Oct 13 2016
Plans to build Denmark’s first biorefinery in Maabjerg near Holstebro abandoned.
Maabjerg Energy center (MEC), an advanced straw to ethanol project in a commercial scale and with private as well as public financing is abandoned according to a statement from the project owners. The reson communicated is a general lack of political support and recently the judgement of the organization Danish Green investment fund who believes the project to be to risky and also not possible to further develop into other markets.
The parties behind the project have now decided not to go ahead with the biorefinery, which was intended to generate green power, heating, biogas and second-generation bioethanol based on by-products from local agriculture.
“It’s a great shame that we’re now forced to make the tough decision to drop the project. We have an extremely well-designed project, which has been scrutinised from all angles over five years. Now other countries will be driving the development and creating jobs, while Denmark might be importing bioethanol,” says Jørgen Udby, Chairman of the Board for Maabjerg Energy Center.
Goodbye to 1,000 jobs
In summer 2014, Maabjerg Energy Center was awarded DKK 293 million in EU funding, and in May, the Danish Government presented plans for a mixture requirement for second-generation bioethanol in petrol, and the MEC consortium recently decided to double its own contribution to the project to a total of DKK 460 million. But there has been a lack of political support to advance the project the final step.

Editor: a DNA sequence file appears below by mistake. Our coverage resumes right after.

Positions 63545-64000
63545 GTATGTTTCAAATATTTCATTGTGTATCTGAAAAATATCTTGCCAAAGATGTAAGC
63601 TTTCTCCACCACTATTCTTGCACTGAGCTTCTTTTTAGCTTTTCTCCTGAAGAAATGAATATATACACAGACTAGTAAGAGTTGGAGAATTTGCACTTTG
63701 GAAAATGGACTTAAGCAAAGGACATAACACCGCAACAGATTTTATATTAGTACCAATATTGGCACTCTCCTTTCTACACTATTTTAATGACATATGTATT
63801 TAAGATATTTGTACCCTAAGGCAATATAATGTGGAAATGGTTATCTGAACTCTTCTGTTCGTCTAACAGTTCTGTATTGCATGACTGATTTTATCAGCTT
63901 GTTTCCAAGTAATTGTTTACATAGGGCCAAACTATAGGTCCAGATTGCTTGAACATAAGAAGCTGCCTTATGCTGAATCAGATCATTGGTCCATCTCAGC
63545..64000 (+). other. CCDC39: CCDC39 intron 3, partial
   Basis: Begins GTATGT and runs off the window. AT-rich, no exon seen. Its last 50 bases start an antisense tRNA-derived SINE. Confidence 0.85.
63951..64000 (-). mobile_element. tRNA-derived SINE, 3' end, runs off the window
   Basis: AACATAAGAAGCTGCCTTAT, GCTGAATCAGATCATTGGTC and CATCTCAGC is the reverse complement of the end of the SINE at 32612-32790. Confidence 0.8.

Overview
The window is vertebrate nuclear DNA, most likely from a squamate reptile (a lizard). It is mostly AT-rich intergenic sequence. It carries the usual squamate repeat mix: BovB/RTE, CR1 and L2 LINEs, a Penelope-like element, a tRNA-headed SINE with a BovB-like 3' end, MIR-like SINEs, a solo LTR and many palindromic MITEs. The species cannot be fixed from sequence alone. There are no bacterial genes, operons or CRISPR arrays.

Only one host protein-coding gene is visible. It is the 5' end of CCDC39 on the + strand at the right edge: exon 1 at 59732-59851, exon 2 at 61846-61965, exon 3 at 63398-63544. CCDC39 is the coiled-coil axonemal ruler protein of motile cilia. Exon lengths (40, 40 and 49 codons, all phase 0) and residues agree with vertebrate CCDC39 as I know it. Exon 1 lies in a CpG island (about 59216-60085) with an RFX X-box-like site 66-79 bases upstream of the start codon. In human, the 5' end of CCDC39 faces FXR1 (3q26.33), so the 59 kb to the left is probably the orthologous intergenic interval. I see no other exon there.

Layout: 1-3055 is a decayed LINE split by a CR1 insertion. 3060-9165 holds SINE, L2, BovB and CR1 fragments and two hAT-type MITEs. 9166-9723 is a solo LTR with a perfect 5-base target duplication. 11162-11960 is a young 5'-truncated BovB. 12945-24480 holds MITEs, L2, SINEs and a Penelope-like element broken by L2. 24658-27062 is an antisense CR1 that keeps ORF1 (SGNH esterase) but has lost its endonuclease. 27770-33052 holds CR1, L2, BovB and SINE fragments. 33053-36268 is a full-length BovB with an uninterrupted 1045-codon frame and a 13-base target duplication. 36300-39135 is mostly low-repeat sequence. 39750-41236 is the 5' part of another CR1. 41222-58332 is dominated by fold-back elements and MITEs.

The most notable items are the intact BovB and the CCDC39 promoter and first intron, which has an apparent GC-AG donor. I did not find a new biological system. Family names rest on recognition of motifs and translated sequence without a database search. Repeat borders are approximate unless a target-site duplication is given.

“We needed a green light from politicians to get the final component of the financing in place, including loans with municipal guarantees. Without loan guarantees, the project is no longer financially viable. So Denmark has to wave goodbye to DKK 293 million from the EU, but worst of all, it means losing 1,000 permanent jobs and the possibility of Danish green technology exports,” says Jørgen Udby.
“In other countries, similar large-scale demonstration plants have received a helping hand in the form of cheap financing in order to be realised. It’s also the norm in Denmark for energy plants such as local CHP plants, biogas plants, district heating plants, waste plants and the like to be carried out with municipal loan guarantees,” says Jørgen Udby.